wind brought the smell deep into my nostrils. I breathed through the fabric of my sleeve, but it was no use – the stench was acrid and intent on penetrating deep into my lungs. Not only my lungs, I thought, it wants to infest my very soul.

I tried to banish the thought by getting closer to Rembrandt and fixing my gaze on his heels, not caring if he saw me. He was searching for something, or someone, for he wandered this way and that through the forest of gibbets, until, finally, he stopped. I lifted my head to see what he was looking at. It was the corpse of a young woman strung up on a post. The crows were not pecking at her yet and there were no signs of decay at all. She must have been executed that very morning. He sat down and took his sketchbook out of his satchel, along with pen, ink and brush. I found a spot about twenty feet behind him. He looked up at the woman for a long time, propping his elbows on his bent knees and his head on his knuckles.

Then he took the pen and started drawing. He barely looked down, keeping his eyes almost entirely on her. His hand drew as if by secret communication with the paper, knowing where to make its marks. Finally, he took his brush and ink, probably to apply some shading, and only then did he give sustained attention to the paper, working with fluid, rapid strokes. And then he paused and turned.

He looked at me as if he had known all along that I was there. I stumbled to my feet, unsure what to do. As he approached, I braced myself for his displeasure and tried to think of excuses. He came right up to me and said nothing at all. Not even a greeting. He merely regarded me without quite meeting my gaze. I bit my lip. I could feel
the touch of his eyes as they surveyed my temples, forehead and cheeks and then wandered to my mouth, only in the end coming to rest on my eyes.

But he was looking
them, not
them, taking in colour and shape. Then he blinked and refocused, looking deeper, into a place murky even to myself.

My stomach contracted at the intrusion and he withdrew his gaze. His mouth formed the word, ‘Hendrickje.'

Before he had a chance to say more, I asked, ‘Master, what brings you here?'

‘I heard about her trial and the outcome . . .'

‘What was her crime?'

‘She killed her landlady, by accident it seems to me.'


‘Elsje,' he pointed to the body, ‘that's her name, could not pay the rent. The landlady started hitting her with a broom. Elsje must have got angry and reached for an axe and in the kerfuffle sent the landlady tumbling down the steps into the cellar. Unfortunately, the landlady died.'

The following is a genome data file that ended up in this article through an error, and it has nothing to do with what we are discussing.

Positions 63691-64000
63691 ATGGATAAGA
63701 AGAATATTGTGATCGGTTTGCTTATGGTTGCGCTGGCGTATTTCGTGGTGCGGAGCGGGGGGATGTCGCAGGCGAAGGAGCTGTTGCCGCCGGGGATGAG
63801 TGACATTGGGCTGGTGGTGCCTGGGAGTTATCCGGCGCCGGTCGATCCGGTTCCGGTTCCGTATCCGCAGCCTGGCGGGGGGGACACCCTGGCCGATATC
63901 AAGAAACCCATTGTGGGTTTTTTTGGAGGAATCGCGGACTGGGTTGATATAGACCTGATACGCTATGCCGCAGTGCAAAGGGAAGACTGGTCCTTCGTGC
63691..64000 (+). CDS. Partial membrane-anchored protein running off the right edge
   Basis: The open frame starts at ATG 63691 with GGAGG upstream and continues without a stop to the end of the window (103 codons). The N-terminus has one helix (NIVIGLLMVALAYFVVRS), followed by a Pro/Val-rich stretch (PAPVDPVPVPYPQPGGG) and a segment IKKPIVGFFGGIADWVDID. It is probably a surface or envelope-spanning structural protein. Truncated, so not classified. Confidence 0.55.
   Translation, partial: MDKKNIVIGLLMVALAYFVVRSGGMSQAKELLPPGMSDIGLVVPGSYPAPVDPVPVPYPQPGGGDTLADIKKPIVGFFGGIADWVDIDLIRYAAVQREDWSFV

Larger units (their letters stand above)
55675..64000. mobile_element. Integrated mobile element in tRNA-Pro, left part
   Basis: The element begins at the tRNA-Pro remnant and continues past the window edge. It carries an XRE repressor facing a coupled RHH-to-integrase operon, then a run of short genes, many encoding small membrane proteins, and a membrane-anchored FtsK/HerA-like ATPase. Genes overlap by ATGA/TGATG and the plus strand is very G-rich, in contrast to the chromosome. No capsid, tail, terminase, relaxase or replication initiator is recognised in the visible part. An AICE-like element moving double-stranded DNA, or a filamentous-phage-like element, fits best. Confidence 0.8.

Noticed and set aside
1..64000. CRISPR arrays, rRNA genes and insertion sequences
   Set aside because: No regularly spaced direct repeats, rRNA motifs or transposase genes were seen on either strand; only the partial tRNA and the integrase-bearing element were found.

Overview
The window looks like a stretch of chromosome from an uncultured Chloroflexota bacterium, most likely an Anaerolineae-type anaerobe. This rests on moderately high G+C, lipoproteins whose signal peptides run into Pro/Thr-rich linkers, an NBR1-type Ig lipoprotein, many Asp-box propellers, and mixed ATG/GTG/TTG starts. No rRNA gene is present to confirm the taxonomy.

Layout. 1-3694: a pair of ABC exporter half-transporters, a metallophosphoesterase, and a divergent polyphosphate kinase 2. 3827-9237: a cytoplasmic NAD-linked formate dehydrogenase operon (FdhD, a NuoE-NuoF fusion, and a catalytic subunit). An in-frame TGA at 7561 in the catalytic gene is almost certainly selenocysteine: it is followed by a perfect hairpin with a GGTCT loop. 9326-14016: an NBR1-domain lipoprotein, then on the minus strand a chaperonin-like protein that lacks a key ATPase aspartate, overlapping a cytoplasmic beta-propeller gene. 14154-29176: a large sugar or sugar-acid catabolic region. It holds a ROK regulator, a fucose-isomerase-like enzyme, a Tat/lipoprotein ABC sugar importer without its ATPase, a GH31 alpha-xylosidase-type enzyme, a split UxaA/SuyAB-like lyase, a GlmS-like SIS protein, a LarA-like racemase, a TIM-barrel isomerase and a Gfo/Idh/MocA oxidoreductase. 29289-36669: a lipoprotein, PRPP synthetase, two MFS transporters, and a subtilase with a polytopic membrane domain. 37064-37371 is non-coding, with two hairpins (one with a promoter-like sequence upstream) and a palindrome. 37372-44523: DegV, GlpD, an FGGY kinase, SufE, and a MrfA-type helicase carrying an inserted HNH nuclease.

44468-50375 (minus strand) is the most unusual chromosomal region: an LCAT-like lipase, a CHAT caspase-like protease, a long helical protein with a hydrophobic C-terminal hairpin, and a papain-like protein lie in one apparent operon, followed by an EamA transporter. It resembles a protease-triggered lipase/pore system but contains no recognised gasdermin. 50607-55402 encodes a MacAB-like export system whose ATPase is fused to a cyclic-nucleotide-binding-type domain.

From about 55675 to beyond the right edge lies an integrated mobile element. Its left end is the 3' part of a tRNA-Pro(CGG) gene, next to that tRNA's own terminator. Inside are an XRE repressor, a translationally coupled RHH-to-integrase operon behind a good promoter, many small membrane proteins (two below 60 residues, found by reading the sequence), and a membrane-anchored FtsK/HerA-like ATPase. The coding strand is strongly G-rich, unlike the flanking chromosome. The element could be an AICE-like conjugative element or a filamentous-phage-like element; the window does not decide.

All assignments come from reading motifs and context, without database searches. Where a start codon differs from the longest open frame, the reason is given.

‘Oh,' I said.

I looked again at the lone figure of the woman, the fringe of her skirts fluttering in the wind. ‘How old?' I said.

‘Eighteen. She hailed from Jutland, came here to make a living.'

‘How did they . . . ?'

‘They strangled her by means of the garrotte and hit her over the head with the axe.'

In what order, I wanted to know. But what did it matter now? I was overcome with a complete incomprehension at the world and its dealings. What laws had conspired to create this cruel, desolate place? Bodies strung up all around me, birds pecking at their remains.

‘Come here, Hendrickje,' he said softly, ‘take a seat for a moment. Here on this rock.'

He sat down next to me. We were facing the IJ. I gazed at it for a while, that vast volume of water pushing onwards to the North Sea, inexhaustible.

The river was untouched by what happened on its banks. It did not care. I felt a loneliness that reminded me of the day I first arrived in Amsterdam. But it was more than that. The entire world was barren. His face was close before mine. It was filled with a kind of concern. He took the sketchbook out of his satchel and placed it on my lap. It was heavy on my knees. He opened it at the page of the drawing he'd just made.

I did not want to see. I already knew that his art could take the essence of a subject and turn it into a vision so potent that reality itself paled in comparison; still I looked. The drawing showed the woman and the gibbet. Her body was gathered to the vertical post by four or five ropes. One under her arms, the others further down her body, holding her and her skirts tight to the post, to prevent any indecent exposure. There was the axe, dangling in the wind to the side of her head. The murder weapon, like her, put on display to discourage others. I kept looking at the lines of his pen – her arms hung limp, so helpless. Her feet so unsupported by the ground, so
far beneath her. Her face at such repose, young and unmarked by life. And my heart cried out, for even in the sleep of death she looked tired. She did not look like a murderess but like someone to be pitied.

His brush had pitied her; her head drawn bare, exposed to the elements, even though I could see, when I looked up, that her head was covered with a cap. Still, there was more truth in his depiction.

There she was as helpless as a babe even now, even in death. I felt tears on my cheeks and looked up at the man who had made the drawing. His eyes were dark and serious. I thought him unmoved but then I saw something else: the same thing that had leapt at me from the drawing. Whether it was compassion for me, for Elsje, or for all men, I did not know.

I looked out again at the landscape. Amsterdam lay stretched out before us on the other side of the river. I thought of all the suffering and toil unfolding at this very moment. Was there a compassion vast enough to hold it all? I was no longer certain it was absent, all because of a drawing.